Many of the business owners along the corridor, however, are concerned about the negative impacts the construction process may bring. The proposed transit line is scheduled to begin a three year construction phase in 2010. Construction of light rail, like any large construction process, can significantly disrupt the normal business operations along a corridor. Potential impacts include the…
In this publication, we feature 10 representative transit-oriented developments that were recently built or are in the process of taking shape. We selected these to convey a sense of the diversity and appeal of this style of community-building enterprise, and to give an idea of why someone might choose to live or work in one of these locations. And, make no mistake, it’s the choosing that is most important. Notwithstanding all the substantial merits from a public policy point of view — transit- and land-use efficiency, air quality benefits, health advantages, energy savings and the like — TODs will succeed only when people freely choose to live in them. The urban and suburban dwellers who opt for TODs do so because the developments offer a practical, preferable, more environmentally friendly — and often more affordable — way to live and travel in our increasingly complex Bay Area.
Parking policy is an important element of transit-oriented development (TOD). It shapes travel behavior, community design, and development economics; it can improve the performance of both rail transit and TOD. This article is based on the study of residential TODs, office TODs, and joint development of transit agency station parking in California. The research includes surveys of travel behavior, stationarea characteristics, parking supply, interviews with real estate developers, and studies of replacement parking issues at joint development sites. Research results show that TOD parking supply and pricing policy seldom are structured to support transit ridership goals. Policy recommendations for improving parking policy for TODs are offered to transit agencies, cities, and developers.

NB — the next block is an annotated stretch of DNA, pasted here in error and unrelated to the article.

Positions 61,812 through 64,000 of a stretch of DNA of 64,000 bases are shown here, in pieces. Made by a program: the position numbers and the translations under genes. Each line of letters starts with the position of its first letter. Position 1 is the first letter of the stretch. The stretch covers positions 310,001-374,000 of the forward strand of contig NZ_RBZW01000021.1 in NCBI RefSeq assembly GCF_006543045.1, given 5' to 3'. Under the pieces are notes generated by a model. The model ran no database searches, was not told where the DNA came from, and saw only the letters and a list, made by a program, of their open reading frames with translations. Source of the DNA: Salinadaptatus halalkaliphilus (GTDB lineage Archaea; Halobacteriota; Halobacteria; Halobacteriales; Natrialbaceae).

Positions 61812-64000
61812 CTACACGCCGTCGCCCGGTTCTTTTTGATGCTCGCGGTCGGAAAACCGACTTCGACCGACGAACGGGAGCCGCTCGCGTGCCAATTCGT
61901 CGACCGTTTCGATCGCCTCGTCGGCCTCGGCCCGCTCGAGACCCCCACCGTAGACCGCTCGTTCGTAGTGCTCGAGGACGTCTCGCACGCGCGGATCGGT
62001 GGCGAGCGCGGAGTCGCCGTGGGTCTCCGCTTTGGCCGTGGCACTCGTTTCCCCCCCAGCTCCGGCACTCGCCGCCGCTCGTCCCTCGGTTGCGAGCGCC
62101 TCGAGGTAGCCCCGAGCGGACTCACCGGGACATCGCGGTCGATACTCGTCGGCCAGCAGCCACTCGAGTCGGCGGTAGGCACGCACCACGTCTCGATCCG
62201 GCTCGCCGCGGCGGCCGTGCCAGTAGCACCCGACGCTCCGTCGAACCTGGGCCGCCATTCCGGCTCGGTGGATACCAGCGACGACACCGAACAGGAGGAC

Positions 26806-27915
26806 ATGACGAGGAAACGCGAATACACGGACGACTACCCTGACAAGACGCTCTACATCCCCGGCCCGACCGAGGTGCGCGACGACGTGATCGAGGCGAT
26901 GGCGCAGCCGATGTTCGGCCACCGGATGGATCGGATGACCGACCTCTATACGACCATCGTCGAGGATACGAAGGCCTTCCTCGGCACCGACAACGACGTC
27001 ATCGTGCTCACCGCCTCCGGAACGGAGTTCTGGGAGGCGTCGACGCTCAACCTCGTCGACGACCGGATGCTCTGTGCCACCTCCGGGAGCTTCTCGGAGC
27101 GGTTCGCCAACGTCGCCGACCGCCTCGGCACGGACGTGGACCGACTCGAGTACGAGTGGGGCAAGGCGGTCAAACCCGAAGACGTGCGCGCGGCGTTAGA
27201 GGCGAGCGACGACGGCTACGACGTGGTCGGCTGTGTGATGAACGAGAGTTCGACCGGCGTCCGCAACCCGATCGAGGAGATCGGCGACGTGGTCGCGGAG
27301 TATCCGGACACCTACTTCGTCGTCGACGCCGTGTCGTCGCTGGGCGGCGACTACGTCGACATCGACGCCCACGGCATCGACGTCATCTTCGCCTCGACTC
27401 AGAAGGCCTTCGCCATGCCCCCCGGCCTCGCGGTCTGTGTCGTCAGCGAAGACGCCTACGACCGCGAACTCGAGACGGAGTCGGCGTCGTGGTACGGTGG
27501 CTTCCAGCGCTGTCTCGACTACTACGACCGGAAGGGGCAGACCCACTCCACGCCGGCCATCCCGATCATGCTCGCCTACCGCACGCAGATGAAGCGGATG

Transit-Oriented Development (TOD) has increasingly moved from a planning theory to built projects. Over 100 TODs and an additional 100 joint development projects currently exist in the United States. Over the past two decades an important trend has been occurring with TOD as a growing number of communities have married Light Rail Transit (LRT) and TOD as part of an integrated strategy to revitalize American cities. Along the way LRT has evolved to become both a people moving and a community building strategy. The Federal Transit Administration (FTA) has come to recognize that link in elevating land use as an important consideration for New Starts recommendations. With the competition for federal funding at an all time high, land use can make a difference in which projects are recommended for federal funding. Yet transit adjacent, not transit-oriented development remains the norm in most communities.
This study provides a 2003 measurement of travel behavior in California TODs. It supports recent efforts to develop information and policy recommendations that enhance the effectiveness of TOD development. It builds upon previous studies conducted in the early 1990s, and examines a range of potential rail users—residents, office workers, hotel employees and patrons, and retail patrons. Survey sites are all located in non-CBD locations, are within walking distance of a transit station with rail service headways of 15 minutes or less, and were intentionally developed as TODs. Surveys were conducted along each of California’s major urban rail systems, including the San Diego Trolley, San Diego Coaster, Los Angeles Blue and Red Lines, Los Angeles Metrolink commuter rail, San Jose VTA light rail, Caltrain commuter rail, the Bay Area Rapid Transit District, and Sacramento Light Rail.